SEO genius Brian Dean has a remarkably simple formula to ensure your content is better than your competitor’s:
- Google something related to your industry.
- Click on the first three to five links on the search-results page. Treat the content on these pages as the benchmark against which you’ll compare your own.
- Identify each piece’s strengths as well as note how each could be improved. This gives you actionable steps to make your content even better than these examples. If a blog post contains too much text, include more images in your content. If a web page omits important information, research to fill in the gaps. If an article is too wordy or difficult to understand, invest time to make the writing succinct and clear.
5. Spend more time promoting your content than you do creating it.
You’ve just finished writing hands-down the best blog post about something in your industry. It’s taken all week. But despite the hours you invested in making it compelling, nobody seems to be reading it.
Digital marketing expert Derek Halpern attributes this to a fundamental flaw in how we think about content creation. “People spend their time creating more content for the same audience, when in actual fact they should be focusing on getting their existing content in front of more people,” he says.
Halpern refers to this principle as the 80/20 rule of promotion and creation. You should spend 20 percent of your time creating a piece of content and 80 percent of your time ensuring the right people see that piece. In this way, you consistently increase online exposure for your business and ideas.
6. Use storytelling to create rapport at scale.
A major hurdle presents itself when you attempt to talk to thousands of people at the same time: a lack of intimacy. It’s all very well to create engaging and informative content, but if people don’t connect with you on a personal level, you’ll have their attention — but no loyalty.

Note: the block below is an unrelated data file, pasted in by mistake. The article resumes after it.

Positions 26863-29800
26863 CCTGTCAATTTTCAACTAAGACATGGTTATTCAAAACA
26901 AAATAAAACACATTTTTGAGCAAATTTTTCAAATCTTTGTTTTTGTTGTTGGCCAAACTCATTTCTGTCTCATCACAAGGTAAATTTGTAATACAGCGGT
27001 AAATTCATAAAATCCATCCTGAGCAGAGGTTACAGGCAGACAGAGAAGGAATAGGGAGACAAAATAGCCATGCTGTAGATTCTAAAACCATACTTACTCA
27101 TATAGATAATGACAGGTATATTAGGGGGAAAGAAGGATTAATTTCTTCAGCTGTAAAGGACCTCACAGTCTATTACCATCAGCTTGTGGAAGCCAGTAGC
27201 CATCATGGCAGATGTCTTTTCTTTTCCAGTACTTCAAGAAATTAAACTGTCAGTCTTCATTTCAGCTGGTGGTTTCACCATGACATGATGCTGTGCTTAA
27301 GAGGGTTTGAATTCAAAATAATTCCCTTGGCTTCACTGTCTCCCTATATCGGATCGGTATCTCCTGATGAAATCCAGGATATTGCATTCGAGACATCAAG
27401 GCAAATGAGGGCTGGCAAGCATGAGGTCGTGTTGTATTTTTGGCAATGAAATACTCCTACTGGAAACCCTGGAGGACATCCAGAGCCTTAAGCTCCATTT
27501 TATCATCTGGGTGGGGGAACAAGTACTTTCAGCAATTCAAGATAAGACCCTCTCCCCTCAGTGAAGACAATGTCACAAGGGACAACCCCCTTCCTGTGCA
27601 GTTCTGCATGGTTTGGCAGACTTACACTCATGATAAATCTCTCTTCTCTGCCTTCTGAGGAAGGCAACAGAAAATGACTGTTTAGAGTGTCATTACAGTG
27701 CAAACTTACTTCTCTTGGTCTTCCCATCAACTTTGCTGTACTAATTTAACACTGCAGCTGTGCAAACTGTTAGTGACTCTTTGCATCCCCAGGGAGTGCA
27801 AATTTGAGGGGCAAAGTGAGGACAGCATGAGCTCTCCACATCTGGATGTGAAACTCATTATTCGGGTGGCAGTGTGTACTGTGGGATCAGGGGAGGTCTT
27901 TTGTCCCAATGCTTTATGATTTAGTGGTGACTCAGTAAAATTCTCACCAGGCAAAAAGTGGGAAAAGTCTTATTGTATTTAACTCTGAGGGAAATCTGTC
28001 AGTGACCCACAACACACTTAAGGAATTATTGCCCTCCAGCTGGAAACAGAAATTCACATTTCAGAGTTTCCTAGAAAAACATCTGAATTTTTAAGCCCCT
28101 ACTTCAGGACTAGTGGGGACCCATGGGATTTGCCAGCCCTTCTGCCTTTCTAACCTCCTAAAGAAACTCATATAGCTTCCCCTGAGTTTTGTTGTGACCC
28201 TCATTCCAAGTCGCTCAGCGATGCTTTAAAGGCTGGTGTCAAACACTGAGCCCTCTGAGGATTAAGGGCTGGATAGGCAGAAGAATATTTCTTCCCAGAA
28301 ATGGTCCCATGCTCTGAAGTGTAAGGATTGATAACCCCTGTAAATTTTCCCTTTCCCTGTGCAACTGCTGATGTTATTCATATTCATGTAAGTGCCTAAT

Fortunately, serial entrepreneur Mike Dillard suggests an easy way to create this sense of intimacy at scale. It centers on building group rapport through empathy.
If you can create a common bond with someone based on shared experiences, problems or frustrations, your content is far more likely to resonate with them. This is best achieved through storytelling. You might present a series of recollections about the challenges you’ve faced and the processes of self-discovery that led to your solutions.
7. Selflessly help others.
Let’s be honest: Today’s social media features a lot of self-promotion and egocentricity. Sam Hurley, one of the world’s best-regarded digital marketers, refers to this as the “Me, Me, Me Mentality.”
Smart marketers understand that building an audience is as much about developing relationships as it is about attracting fans. And you can’t build genuine relationships if all you do is take and give nothing in return.
You must invest time talking to, learning from and helping individual audience members. This doesn’t mean spending all your valuable time helping people for free. But it’s important to develop a human relationship with your followers early on. They will become your most ardent supporters and most active contributors online in the future.
Content trends come and go, algorithms change, and follower counts ebb and flow. Social media is a constantly evolving ecosystem, and it’s important to keep up with the times. These insights undoubtedly will help differentiate your brand online and attract loyal followers. Remember, though, that growing an audience always has been (and always will be) about connecting with real people. These people have different interests and shared frustrations. And they want to hear your unique story.